Through what readers have told us and what we’ve seen, we know that people are cooking more at home these days — perhaps more than they’ve ever been used to. At the beginning of the novel coronavirus pandemic, we saw surges in popularity for certain ingredients and recipes. Beans were at the very top. Ditto baked goods, especially bread, and especially sourdough. As travel restrictions and self-isolating continued into the summer, people remained invested in those. But we also saw a bit more diversity in the kinds of recipes readers like you were clicking on and making.

Like just about any data set, there are multiple ways to interpret why these recipes surged into the top 10 this summer. I’m going to take a stab at it anyway. First … vegetables! You’ll notice that all but one recipe here is meatless. That is impressive, to say the least. Whether it’s because of budget, logistics (fewer trips to the store), ethics (concerns about working conditions in meat processing plants) or a seasonal preference for produce, these recipes show that interest in vegetarian-friendly fare is high.

We tend to find that dishes cooked in certain pieces of equipment resonate with readers, too. There are not one, but two, Instant Pot recipes. On the opposite end of the spectrum, you’ll see a hash made in a cast-iron skillet, a proven reader favorite. Nostalgia goes over well. See the diner-inspired pie or retro one-pot braise.

A good number of these recipes fall into the quick and easy category. A few — boba, naan — indicate people are willing to use the time at home to try something completely new, particularly if it can replicate a food they’re used to having elsewhere.

Now that I’ve given you my take, why don’t we kick off the countdown? Starting with No. 10 …


(Tom McCorkle for The Washington Post; food styling by Lisa Cherkasky for The Washington Post)

10. Southern Collard and Sweet Potato Hash. This meatless dish combines three things we know our readers love: cast-iron skillets, hashes and quick meals.



(Tom McCorkle for The Washington Post; food styling by Lisa Cherkasky for The Washington Post)

9. Instant Pot Risotto. The beloved multicooker excels at a lot of things, and a weeknight-friendly, no-stir risotto is one of them. Customize the flavors and vegetables as you see fit.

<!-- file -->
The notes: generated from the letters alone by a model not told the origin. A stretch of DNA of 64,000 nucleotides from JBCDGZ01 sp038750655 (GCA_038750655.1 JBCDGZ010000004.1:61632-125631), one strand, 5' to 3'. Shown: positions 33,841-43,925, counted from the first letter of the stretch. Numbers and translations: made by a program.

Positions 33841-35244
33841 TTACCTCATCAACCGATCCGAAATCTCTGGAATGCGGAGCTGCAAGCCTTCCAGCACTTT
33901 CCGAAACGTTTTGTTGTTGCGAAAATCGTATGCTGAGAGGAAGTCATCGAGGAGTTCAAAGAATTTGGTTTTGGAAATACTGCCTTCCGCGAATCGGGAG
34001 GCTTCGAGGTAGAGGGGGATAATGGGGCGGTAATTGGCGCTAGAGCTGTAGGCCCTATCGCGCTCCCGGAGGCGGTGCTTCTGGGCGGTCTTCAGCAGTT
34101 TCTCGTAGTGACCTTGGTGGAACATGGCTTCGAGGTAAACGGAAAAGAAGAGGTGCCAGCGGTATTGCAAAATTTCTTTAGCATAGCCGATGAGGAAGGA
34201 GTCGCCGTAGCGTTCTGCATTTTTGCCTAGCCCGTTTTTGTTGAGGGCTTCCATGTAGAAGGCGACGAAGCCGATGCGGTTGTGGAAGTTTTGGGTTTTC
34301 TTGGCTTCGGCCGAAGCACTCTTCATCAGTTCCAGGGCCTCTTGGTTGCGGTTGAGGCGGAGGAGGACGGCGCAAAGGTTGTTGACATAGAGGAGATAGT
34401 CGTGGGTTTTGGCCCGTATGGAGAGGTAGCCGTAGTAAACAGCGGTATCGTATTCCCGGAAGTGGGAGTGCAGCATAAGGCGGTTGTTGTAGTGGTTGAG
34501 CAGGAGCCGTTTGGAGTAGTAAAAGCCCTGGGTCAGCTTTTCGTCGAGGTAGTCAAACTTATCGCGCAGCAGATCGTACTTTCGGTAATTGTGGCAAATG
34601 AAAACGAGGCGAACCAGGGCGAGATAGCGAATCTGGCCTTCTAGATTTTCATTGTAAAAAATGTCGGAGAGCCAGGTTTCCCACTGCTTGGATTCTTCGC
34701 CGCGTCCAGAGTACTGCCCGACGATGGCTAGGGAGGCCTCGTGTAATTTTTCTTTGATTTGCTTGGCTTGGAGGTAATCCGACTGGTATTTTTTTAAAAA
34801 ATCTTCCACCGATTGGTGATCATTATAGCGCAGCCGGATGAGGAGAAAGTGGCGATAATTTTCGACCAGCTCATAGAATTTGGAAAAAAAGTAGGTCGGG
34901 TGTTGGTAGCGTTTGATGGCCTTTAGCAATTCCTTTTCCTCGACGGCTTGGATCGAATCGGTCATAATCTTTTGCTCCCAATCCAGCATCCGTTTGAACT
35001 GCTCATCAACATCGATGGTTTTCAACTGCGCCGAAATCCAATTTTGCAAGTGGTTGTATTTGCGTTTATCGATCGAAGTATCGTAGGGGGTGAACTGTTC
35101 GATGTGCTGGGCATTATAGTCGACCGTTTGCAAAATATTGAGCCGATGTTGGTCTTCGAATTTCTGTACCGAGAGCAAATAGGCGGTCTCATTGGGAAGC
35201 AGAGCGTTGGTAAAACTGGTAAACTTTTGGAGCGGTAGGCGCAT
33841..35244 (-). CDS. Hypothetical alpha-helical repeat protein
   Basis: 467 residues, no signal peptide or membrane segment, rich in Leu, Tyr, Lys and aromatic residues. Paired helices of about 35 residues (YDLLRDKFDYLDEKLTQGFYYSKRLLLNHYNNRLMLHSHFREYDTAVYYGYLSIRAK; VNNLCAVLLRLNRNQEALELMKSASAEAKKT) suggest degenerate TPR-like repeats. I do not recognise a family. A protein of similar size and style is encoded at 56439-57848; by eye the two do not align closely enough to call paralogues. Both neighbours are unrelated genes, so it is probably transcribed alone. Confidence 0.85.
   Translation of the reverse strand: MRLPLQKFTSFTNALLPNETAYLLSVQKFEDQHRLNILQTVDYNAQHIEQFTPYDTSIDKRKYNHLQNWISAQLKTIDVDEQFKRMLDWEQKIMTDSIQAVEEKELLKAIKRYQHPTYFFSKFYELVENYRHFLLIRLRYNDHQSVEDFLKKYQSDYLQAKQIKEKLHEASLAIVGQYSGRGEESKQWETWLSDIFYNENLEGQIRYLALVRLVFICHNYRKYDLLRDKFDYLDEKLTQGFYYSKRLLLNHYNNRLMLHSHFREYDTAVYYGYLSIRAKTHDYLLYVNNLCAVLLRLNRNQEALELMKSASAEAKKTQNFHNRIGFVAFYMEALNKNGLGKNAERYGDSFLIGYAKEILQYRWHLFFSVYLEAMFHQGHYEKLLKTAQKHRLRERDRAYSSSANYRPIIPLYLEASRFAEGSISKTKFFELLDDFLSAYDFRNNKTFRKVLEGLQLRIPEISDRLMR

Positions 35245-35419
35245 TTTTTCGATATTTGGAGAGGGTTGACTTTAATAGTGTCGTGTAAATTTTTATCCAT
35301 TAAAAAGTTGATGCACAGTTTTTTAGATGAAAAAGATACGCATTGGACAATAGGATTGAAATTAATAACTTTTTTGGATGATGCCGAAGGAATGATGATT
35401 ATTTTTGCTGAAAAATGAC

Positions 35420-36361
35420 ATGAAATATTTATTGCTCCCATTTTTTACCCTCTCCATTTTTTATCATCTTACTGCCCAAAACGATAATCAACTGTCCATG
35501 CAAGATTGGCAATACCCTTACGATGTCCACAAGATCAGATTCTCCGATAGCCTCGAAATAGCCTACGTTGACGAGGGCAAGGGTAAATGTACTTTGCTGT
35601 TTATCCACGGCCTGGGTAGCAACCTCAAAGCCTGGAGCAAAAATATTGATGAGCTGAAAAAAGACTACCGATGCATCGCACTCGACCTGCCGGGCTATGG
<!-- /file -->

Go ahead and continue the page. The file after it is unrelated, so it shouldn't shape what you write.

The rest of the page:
(Tom McCorkle for The Washington Post; food styling by Lisa Cherkasky for The Washington Post)

8. Cauliflower Sandwiches With Smoked Gouda and PeppadewsYou all dig your vegetables, and this delightfully overstuffed sandwich definitely hits the mark.



(Tom McCorkle for The Washington Post; food styling by Lisa Cherkasky for The Washington Post)

7. Chocolate Cream Pie. Just look at this beauty. You’d be hard-pressed to find a more spectacular version of the diner classic, thanks to the years that went into crafting it.



(Tom McCorkle for The Washington Post; food styling by Lisa Cherkasky for The Washington Post)

6. Homemade Bubble Tea (Boba). I’m sure I’m not the only one missing trips with friends to go out for bubble tea. Here’s how to get your fill at home.



(Tom McCorkle for The Washington Post; food styling by Lisa Cherkasky for The Washington Post)

5. Sourdough Margherita Pizza. I know I’m also not the only person who has started dabbling in sourdough. Use that discard starter in these pies.



(Tom McCorkle for The Washington Post)

4. Barbecue “Baked” Lentils. Like the risotto, this dish is meatless and made in the Instant Pot. These are much speedier than traditional baked beans.



(Tom McCorkle for The Washington Post; food styling by Lisa Cherkasky for The Washington Post)

3. Stove-Top Naan. For years, great homemade naan had been elusive for me. No longer, with this cast-iron recipe that uses buttermilk for tang and lift.



(Tom McCorkle for The Washington Post; food styling by Carolyn Robb for The Washington Post)

2. Grilled Indian Yogurt Sandwiches. This dark horse recipe seems to have really hit the spot for hot summer days. Another appeal: It comes from “The Great British Bake Off” fan favorite Chetna Makan.



(Tom McCorkle for The Washington Post; food styling by Lisa Cherkasky for The Washington Post)

1. Wine-Braised Chicken With MushroomsSo many of you made this, as the comments and my inbox can testify. This one-pot, nostalgic and deeply flavorful dish is my adaptation of my late grandmother’s original recipe, and she would be terrifically honored. Thank you for trying it and enjoying it with me.

More from Voraciously:

Cool down with these 9 nostalgic custard and ice cream pie recipes

This giant, puffy Dutch baby, topped with fresh fruit, is a great way to start — or end — your day

Leftover rice? You’ve got a head start on these 8 fried rice dishes